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Eastern Band of Cherokee Indians Appeals District Court’s Decision on Catawba Casino Land

A decision announced by District Court Judge James A. Boasberg on April 16th is now being appealed by the Eastern Band of Cherokee Indians. The ruling paved the way for the Catawba Indian tribe to establish a casino venue in Cleveland but recently, the Cherokees filed a notice for an appeal to the District of Columbia Circuit’s US Court of Appeals.

Richard Sneed, Principal Chief of the Eastern Band of Cherokee Indians, explained that the issue is complex and Judge Boasberg’s ruling was “a close call”. He further noted that the tribe still believes that the Department of Interior breached the existing legislation by giving its approval to the Catawba casino project, so it is now seeking justice by appealing the court’s decision.

At the time he officially announced his decision on the case, Judge Boasberg said he had examined in detail each of the claims made by the Cherokee Indians. Eventually, he ruled in favor of the defendants. The 55-page opinion of the Judge reads that the Eastern Band of Cherokee Indians raised a number of complex questions regarding regulatory and statutory construction and the court could not blame them for that. However, they eventually got nowhere, as they were found to lack standing on each claim.

At the time when the court’s ruling was announced, the Catawba Nation refused to comment on the Cherokees’ intention to appeal. In a press release issued after the announcement of the Judge’s ruling, Chief Bill Harris shared that such an appeal would be a frivolous one.

Plaintiff Trying to Prevent the Establishment of Catawba’s Casino Project

The initial legal action against the Department of Interior was filed by the Eastern Band of Cherokee Indians on March 17th, 2020 – less than a week after the agency gave its approval to the Catawba Nation’s application to take a piece of land in Kings Mountain totaling 16.5 acres into trust. At the time, the lawsuit was joined by the Cherokee Nation of Oklahoma that entered as an intervenor of the plaintiff side and the Catawba Indian tribe joined the defendant’s side as an intervenor.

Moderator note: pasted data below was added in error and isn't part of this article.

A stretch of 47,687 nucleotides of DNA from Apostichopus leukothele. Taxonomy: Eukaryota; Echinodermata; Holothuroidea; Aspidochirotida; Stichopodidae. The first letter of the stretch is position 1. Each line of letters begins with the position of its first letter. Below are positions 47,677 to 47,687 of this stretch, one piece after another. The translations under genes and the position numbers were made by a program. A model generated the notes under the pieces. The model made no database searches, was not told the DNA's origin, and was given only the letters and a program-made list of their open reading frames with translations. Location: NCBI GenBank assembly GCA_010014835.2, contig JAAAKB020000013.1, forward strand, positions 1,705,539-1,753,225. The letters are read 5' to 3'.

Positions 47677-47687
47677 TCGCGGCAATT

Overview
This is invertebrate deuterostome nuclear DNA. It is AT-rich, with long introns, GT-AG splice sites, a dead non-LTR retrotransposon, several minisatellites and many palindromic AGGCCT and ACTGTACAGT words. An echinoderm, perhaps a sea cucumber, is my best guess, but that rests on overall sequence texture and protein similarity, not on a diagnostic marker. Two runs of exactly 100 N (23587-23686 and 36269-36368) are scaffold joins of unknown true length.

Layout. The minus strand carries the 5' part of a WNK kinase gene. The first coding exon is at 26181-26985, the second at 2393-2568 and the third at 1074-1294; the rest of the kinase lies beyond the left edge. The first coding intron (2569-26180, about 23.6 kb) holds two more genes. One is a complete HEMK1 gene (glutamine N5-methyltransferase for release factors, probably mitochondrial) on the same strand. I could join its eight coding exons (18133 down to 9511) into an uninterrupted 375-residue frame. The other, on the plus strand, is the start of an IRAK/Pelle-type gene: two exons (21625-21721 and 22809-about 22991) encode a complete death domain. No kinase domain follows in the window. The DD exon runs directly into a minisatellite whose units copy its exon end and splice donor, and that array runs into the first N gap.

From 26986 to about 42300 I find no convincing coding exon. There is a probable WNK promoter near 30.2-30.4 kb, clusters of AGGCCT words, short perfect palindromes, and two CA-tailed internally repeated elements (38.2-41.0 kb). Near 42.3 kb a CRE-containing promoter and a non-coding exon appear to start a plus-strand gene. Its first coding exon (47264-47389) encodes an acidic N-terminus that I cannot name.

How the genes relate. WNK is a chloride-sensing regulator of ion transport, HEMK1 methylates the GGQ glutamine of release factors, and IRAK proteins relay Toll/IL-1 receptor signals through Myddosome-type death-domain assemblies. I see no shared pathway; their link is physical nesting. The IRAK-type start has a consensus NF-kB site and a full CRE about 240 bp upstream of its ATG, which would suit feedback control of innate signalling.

The Catawba Nation is a federally recognized Indian tribe based in Rock Hill, South Carolina. For years, it had been trying to establish a casino in Kings Mountain, where it hoped to be able to launch its gaming operations. Unfortunately for the tribe, South Carolina’s state laws suspended it from building such a casino there, on the grounds that the location in Kings Mountain has not been part of the tribal lands. This was exactly why having the land taken into trust was one of the most important issues that had to be faced by the Catawba Nation in order for the tribe to clear its path to the construction of its planned gambling venue.

The Eastern Band of Cherokee Indians criticized the decision of the Department of the Interior to give its approval to the Catawba’s land-to-trust application, claiming it was violating the plain language of federal law. According to the plaintiffs, the decision contradicted the provisions of the Settlement Act of 1993 and the Administrative Procedure Act under which the framework for the status of Catawba as a tribe recognized by the federal authorities was established. Also, the Eastern Band of Cherokee Indians claimed that the approval process at the Department of the Interior breached both the National Historic Preservation Act and the National Environmental Protection Act.

 Author: Harrison Young

Harrison Young is an experienced writer, who started his career almost 8 years ago. Prior to joining our team at CasinoGamesPro, he worked as an editor for a small magazine.